The cornerstones of Mongoose

There are two aspects of Mongoose that we need to introduce you to before going much further:

  • Schemas
  • Models


  • Collections - ‘Collections’ in Mongo are equivalent to tables in relational databases. They can hold multiple JSON documents.

  • Documents - ‘Documents’ are equivalent to records or rows of data in SQL. While a SQL row can reference data in other tables, Mongo documents usually combine that in a document.

  • Fields - ‘Fields’ or attributes are similar to columns in a SQL table.

  • Schema - While Mongo is schema-less, SQL defines a schema via the table definition. A Mongoose ‘schema’ is a document data structure (or shape of the document) that is enforced via the application layer.

  • Models - ‘Models’ are higher-order constructors that take a schema and create an instance of a document equivalent to records in a relational database.

The three main advantages of using Mongoose versus native MongoDB are:

  • MongooseJS provides an abstraction layer on top of MongoDB that eliminates the need to use named collections.
  • Models in Mongoose perform the bulk of the work of establishing up default values for document properties and validating data.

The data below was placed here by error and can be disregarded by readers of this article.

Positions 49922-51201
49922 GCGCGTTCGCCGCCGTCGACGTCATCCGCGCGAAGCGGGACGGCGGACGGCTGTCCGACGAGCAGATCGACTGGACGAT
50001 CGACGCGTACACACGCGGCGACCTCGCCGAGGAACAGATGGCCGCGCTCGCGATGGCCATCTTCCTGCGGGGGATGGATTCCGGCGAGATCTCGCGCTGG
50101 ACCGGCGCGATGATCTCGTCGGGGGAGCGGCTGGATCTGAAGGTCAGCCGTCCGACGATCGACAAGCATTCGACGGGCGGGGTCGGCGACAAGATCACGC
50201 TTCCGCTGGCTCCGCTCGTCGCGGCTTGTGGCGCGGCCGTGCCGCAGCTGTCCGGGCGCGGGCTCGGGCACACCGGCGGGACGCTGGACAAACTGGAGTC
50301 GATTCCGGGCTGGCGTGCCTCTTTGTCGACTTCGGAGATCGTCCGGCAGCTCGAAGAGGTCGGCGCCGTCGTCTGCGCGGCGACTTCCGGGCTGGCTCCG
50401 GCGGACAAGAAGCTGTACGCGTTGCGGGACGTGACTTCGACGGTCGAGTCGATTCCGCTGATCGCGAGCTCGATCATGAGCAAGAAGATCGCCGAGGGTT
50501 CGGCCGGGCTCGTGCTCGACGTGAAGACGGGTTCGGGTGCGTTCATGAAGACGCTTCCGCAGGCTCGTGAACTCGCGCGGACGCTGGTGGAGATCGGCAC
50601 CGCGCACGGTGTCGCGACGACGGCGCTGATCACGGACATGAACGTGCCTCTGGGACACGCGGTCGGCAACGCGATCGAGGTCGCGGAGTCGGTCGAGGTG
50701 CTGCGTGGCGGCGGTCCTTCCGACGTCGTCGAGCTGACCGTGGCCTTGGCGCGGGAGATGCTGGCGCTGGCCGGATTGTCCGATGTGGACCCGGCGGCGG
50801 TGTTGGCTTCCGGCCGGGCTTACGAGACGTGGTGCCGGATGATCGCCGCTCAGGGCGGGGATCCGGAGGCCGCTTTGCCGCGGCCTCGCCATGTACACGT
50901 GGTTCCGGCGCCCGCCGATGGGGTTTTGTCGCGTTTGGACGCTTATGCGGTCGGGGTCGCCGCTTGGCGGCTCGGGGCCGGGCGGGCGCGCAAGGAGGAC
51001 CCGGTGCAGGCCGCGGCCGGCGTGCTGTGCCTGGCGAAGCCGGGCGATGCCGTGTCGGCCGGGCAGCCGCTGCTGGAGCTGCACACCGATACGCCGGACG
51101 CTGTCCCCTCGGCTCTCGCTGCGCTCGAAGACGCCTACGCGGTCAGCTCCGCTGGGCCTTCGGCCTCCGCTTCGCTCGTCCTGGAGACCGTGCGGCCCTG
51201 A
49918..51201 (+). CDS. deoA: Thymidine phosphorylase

• Functions may be attached to Models in MongooseJS. This allows for seamless incorporation of new functionality.
  • Queries use function chaining rather than embedded mnemonics which result in code that is more flexible and readable, therefore more maintainable as well.

The net result of these is the simplification of database access from applications. The main disadvantage of Mongoose is that abstraction comes at the cost of performance compared to that of native MongoDB.

Mongoose Schema

As we saw earlier, a schema is fundamentally describing the data construct of a document. This schema defines the name of each item of data, and the type of data, whether it is a string, number, date, Boolean, and so on.

var userSchema = new mongoose.Schema({
  name: String,
  email: String,
  createdOn: Date,
  verified: Boolean
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In most scenarios you would have one schema for each collection within the database. Schemas are a powerful aspect of Mongoose, which can also be extended with helper functions and additional methods. But we'll describe more about that in a later chapter.

Mongoose models

A model is a compiled version of the schema. One instance of the model will map to one document in the database. Creating a User instance based on the schema userSchema is a one line task:

const User = mongoose.model('User', userSchema);
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It is the model that handles the reading, creating, updating, and deleting of documents.

Visit Mongoose.js official site to read the documentation and know more in detail.

In this tutorial, I try to clarify What is Mongoose and it's features. If I made any mistakes pardon me! And I'd love to hear from you If you have any suggestions for me. Thank you for reading this blog!